I really wish I was exaggerating, but these seven reasons are the main ways Apple critics attempt to explain why someone would choose to buy products critics believe are both overpriced and inferior to their competition. Because if you’ve already come to the conclusion that Apple products are overpriced and inferior, but hundreds of millions of people still buy them, the only conclusion must be that there is something seriously wrong with the people who buy them.
China is rife with face-scanning technology worthy of Black Mirror. Don’t even think about jaywalking in Jinan, the capital of Shandong province. Last year, traffic-management authorities there started using facial recognition to crack down. When a camera mounted above one of 50 of the city’s busiest intersections detects a jaywalker, it snaps several photos and records a video of the violation. The photos appear on an overhead screen so the offender can see that he or she has been busted, then are cross-checked with the images in a regional police database. Within 20 minutes, snippets of the perp’s ID number and home address are displayed on the crosswalk screen. The offender can choose among three options: a 20-yuan fine (about $3), a half-hour course in traffic rules, or 20 minutes spent assisting police in controlling traffic. Police have also been known to post names and photos of jaywalkers on social media.
The system seems to be working: Since last May, the number of jaywalking violations at one of Jinan’s major intersections has plummeted from 200 a day to 20. Cities in the provinces of Fujian, Jiangsu, and Guangdong are also using facial-recognition software to catch and shame jaywalkers.
SecurityLab shared their analysis of smartphone manufacturers' security updates, focusing on four specific questions:
- The shortest time to publish a security update following discovery of a vulnerability
- The maximum delay in making the update available to all
- Whether or not updates were independent of carriers
- How long a device is supported with security updates
The top-rated brand was Apple, scoring green in all categories. Of Android brands, just two scored reasonably highly.
Apple's had an embarrassing rough patch of bad software bugs in the past few months, but they're the fastest in the industry at patching it up.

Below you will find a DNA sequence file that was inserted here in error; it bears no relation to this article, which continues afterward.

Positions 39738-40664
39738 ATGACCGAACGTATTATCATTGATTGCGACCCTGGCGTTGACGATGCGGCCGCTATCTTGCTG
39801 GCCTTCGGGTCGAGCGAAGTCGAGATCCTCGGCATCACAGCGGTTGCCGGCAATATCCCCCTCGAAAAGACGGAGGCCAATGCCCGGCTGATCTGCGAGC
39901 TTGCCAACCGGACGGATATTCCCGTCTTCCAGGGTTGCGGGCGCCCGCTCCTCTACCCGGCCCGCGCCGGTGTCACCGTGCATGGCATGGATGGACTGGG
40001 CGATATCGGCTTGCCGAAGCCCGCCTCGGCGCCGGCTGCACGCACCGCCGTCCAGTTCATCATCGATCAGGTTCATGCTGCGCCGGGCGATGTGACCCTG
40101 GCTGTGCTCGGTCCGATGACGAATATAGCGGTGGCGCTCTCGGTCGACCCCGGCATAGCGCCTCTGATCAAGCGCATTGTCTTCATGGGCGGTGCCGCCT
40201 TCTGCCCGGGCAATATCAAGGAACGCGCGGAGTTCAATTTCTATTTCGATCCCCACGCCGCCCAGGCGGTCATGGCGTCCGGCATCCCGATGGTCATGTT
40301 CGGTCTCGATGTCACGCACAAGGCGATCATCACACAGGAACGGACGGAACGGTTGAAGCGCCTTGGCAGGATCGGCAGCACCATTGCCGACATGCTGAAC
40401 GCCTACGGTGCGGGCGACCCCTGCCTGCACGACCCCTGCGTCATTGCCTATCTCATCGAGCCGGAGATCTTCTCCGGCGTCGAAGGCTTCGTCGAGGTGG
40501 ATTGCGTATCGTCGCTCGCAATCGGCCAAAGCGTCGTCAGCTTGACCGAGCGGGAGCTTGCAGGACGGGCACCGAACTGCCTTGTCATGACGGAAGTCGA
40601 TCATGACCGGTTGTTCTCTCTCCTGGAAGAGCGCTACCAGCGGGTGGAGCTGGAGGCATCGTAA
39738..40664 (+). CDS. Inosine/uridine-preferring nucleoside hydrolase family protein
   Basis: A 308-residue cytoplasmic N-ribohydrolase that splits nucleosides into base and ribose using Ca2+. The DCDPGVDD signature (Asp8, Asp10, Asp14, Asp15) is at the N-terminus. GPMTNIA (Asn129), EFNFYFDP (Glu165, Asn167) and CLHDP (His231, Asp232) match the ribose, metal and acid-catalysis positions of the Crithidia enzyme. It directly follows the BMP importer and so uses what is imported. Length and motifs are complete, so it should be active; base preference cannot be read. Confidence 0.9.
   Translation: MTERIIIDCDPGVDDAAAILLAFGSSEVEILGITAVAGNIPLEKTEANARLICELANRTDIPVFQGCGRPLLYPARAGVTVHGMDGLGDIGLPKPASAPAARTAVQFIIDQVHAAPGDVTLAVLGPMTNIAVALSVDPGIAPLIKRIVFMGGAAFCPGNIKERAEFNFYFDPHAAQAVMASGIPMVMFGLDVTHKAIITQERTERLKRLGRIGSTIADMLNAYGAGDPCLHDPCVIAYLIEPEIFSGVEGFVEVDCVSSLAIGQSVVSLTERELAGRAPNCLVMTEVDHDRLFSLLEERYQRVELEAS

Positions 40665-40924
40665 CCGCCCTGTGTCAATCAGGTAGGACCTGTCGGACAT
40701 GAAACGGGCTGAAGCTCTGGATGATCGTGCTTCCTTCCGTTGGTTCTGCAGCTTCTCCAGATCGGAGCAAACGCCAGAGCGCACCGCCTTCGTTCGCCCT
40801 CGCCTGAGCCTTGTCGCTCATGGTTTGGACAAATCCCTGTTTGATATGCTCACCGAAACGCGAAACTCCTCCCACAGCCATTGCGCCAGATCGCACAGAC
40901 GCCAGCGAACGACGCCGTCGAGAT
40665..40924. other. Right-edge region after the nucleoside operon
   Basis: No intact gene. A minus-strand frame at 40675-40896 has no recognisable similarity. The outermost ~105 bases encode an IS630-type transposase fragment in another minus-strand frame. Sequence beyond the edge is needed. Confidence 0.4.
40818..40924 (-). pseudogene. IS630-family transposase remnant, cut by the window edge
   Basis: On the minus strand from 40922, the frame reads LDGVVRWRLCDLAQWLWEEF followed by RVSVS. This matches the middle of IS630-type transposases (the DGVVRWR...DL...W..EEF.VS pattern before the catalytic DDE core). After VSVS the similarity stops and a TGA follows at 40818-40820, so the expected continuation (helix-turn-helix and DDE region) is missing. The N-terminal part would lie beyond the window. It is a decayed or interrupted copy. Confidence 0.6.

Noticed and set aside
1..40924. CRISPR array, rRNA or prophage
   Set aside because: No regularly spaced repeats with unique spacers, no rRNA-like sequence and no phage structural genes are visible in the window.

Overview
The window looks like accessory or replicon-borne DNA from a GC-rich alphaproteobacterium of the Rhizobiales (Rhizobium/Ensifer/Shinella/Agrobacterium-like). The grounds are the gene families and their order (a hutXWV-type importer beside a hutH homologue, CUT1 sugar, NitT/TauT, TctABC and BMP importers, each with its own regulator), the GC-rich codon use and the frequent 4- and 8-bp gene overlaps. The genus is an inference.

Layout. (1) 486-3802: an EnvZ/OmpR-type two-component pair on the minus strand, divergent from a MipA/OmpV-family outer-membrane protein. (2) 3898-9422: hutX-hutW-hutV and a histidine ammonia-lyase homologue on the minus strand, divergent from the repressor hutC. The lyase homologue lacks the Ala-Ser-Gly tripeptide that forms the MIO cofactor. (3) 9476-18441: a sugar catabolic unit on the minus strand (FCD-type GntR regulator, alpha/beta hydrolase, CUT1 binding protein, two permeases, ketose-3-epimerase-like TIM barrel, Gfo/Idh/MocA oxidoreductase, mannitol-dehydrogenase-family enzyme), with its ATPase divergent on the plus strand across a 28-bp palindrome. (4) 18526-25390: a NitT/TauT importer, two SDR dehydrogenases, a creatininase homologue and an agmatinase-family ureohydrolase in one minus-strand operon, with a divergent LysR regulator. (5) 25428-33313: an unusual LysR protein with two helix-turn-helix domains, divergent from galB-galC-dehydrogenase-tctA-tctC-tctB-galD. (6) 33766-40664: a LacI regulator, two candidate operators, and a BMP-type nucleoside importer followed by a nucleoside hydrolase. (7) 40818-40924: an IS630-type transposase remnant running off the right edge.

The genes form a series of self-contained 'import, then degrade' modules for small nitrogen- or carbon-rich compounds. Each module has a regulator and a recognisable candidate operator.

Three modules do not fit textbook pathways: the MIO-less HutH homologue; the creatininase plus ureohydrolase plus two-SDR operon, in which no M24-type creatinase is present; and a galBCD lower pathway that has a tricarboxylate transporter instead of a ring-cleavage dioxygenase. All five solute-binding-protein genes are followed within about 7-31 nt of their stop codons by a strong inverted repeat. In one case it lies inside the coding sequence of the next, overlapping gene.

Artur and his wife spent most of 2017 testing the top three navigation apps to answer three questions:
- Which navigation app estimates the shortest travel time?
- How does each app over/underestimate travel times?
- Which navigation app actually gets you to your destination most quickly?
After 120 trips that required the two leaving the same origin to get to the same destination, his numbers came to the final conclusion:
If you want to get to your destination most quickly, use Google Maps.
If you want an accurate prediction from your navigation app to help you arrive at your destination on time, use Apple Maps.
If thinking you’ll get to your destination quickly helps to ease your commuter anxiety, use Waze.
The rumor of Apple converging iOS and macOS is starting to make a whole lot of sense.
A simple yet brilliant way of explaining Net Neutrality
I'm still trying to wrap my head around it, but so far this is the best explainer video I've seen.
Brian X. Chen of NYT:
What Apple is acknowledging is a power management technique in which the iPhone scales back processing power to keep the device running for longer when its battery health is low. Lithium ion batteries have a limited number of charge “cycles” before they can no longer be recharged properly. Apple’s website says the battery loses about 20 percent of its original capacity after 500 charge cycles.
In other words, if your iPhone is beginning to run out of battery capacity, these slowdowns might kick in to keep it running for longer or prevent it from shutting down unexpectedly.
This isn't a ploy to get old iPhone customers to upgrade. On the contrary, this is an engineering decision made to keep your old iPhones running longer.
Engineering-wise, I think Apple made the right decision. But user experience-wise, I definitely think Apple needs to better communicate these limitations of lithium ion technology, especially when an iPhone customer's battery has degraded past a certain threshold.
Every iPhone customer should know the cheapest solution is to replace the battery through Apple for $79.